I just want to note that there is similarities in those two lines to other minstrelsy numbers in terms of context: Oh My Darling Clementine. It is a simple address that fits in the context of the opera as a whole but alone it is rather plain.
The second note is the translation gets rid of several poetic features. Namely the repetition on the second line (è bello bello) as well as the alliteration that begins each line (O mio. . ., mi. . .) and the alliteration on the two strong words (babbino, bello bello).
Compare it to the similar address in the refrain of the song I cite:
Oh my darling
Oh my darling
Oh my darling, Clementine
We have a repetition of the first line, as well as a rhyme. The rhythm is trochaic save for the last word which is interrupted to conclude the hypermeasure with a cut syllable. This is done over music that escalates in tension and release over a single phrase.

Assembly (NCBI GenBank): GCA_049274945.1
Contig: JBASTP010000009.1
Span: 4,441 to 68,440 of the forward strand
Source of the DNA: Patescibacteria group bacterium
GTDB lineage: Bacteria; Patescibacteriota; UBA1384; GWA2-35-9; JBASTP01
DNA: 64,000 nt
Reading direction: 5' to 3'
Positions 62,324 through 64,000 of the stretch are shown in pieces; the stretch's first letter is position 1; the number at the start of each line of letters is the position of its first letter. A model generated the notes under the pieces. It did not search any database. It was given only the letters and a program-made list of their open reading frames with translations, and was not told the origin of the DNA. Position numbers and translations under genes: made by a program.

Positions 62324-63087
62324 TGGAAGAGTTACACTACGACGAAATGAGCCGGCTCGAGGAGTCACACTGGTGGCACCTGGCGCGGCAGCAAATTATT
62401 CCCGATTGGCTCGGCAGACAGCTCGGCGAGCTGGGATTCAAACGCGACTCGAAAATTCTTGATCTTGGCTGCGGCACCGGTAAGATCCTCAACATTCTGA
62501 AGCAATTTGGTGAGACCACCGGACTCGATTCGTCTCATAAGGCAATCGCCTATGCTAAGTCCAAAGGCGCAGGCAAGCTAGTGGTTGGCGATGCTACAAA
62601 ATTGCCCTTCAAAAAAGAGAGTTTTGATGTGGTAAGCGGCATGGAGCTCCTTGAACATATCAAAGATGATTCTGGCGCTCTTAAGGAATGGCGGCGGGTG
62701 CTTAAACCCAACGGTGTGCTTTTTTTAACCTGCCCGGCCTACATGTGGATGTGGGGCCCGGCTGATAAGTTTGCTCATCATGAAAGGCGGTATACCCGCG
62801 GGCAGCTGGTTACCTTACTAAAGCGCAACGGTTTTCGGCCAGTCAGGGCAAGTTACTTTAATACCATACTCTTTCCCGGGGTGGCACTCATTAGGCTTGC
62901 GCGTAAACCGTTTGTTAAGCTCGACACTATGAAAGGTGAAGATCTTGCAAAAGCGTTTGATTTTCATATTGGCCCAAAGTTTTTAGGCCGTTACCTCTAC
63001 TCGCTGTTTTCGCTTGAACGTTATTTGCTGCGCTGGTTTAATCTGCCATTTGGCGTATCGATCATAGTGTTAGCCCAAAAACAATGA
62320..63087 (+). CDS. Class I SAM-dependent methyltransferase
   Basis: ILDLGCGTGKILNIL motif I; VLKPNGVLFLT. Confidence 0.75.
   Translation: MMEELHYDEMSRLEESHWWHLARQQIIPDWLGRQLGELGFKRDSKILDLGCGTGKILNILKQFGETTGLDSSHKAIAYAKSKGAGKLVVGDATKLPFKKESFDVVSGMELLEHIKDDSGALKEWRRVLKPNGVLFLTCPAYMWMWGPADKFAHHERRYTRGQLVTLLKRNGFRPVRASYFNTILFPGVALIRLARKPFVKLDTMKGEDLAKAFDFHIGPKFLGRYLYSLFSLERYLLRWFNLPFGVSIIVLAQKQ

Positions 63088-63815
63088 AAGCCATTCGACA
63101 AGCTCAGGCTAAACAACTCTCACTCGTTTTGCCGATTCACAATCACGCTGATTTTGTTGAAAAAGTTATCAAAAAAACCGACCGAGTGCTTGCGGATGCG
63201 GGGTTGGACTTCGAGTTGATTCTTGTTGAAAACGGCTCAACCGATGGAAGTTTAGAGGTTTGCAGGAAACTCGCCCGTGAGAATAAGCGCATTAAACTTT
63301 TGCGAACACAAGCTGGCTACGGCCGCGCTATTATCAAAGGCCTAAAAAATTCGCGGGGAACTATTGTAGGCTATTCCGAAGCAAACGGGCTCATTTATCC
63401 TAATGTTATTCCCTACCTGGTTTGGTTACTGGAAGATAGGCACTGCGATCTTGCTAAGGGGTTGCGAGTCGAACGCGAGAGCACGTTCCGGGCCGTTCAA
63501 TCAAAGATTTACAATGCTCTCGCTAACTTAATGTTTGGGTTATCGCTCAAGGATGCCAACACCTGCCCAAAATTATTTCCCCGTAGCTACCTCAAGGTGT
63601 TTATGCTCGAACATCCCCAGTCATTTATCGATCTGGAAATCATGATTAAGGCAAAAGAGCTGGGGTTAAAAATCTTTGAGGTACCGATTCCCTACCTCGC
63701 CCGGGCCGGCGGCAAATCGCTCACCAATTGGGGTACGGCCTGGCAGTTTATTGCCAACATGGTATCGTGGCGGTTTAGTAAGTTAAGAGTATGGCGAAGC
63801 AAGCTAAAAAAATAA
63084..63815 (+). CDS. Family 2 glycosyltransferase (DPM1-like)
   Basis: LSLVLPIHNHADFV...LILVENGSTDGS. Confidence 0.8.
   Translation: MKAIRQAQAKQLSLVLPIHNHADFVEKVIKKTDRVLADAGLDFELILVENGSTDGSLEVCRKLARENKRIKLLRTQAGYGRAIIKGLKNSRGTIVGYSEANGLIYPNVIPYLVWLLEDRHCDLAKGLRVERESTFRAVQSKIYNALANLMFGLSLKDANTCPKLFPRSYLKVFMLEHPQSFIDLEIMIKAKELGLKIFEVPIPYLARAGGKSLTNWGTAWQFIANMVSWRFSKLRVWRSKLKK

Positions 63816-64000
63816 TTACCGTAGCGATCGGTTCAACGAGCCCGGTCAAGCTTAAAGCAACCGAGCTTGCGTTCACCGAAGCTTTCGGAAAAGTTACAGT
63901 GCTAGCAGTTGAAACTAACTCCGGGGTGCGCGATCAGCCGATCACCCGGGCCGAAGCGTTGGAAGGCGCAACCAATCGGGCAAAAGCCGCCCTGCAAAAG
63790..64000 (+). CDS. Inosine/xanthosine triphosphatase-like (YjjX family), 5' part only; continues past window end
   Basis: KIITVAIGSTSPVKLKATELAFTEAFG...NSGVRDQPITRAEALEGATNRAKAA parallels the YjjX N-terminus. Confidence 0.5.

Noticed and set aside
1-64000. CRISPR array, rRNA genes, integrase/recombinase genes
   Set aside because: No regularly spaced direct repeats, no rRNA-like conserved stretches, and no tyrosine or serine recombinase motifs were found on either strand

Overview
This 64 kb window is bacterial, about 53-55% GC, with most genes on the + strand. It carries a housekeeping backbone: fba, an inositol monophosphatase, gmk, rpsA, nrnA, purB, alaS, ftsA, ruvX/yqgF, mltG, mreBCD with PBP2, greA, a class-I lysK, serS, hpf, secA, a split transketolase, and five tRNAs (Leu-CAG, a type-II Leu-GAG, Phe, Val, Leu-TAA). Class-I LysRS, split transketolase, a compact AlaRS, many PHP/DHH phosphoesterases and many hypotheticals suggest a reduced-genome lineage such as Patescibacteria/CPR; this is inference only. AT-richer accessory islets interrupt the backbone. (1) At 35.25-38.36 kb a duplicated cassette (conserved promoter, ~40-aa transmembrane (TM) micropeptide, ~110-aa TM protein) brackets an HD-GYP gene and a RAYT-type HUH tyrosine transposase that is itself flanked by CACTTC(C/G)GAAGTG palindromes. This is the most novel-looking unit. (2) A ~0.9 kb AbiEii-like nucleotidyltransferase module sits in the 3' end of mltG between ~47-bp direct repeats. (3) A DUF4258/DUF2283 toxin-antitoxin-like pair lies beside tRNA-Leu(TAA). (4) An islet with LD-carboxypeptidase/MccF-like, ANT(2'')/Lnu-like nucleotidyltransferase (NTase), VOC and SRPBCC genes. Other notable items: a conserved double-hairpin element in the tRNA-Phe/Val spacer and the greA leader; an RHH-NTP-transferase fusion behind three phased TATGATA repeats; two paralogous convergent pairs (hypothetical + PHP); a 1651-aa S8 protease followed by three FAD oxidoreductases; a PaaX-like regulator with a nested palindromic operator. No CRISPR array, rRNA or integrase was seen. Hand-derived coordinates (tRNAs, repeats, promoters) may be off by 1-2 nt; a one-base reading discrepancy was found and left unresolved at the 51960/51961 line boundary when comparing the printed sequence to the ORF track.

In O mio babbino caro, the refrain descends in a lullaby fashion that in the context of the whole opera is fleshed out further. Why is she saying "Oh dear father!" so? One needs to know the rest of the opera.
But as Chris says, the fact that you don't know what the lyrics are saying but can hear the music and understand that what the song is supposed to be sweet and beautiful, it is not surprising that you expect the lyrics to be more intricate or more self-contained in gravity. This problem, if you want to call it that, is because you are importing context onto the music on which you do not know the context of. It just sounds good to your ear.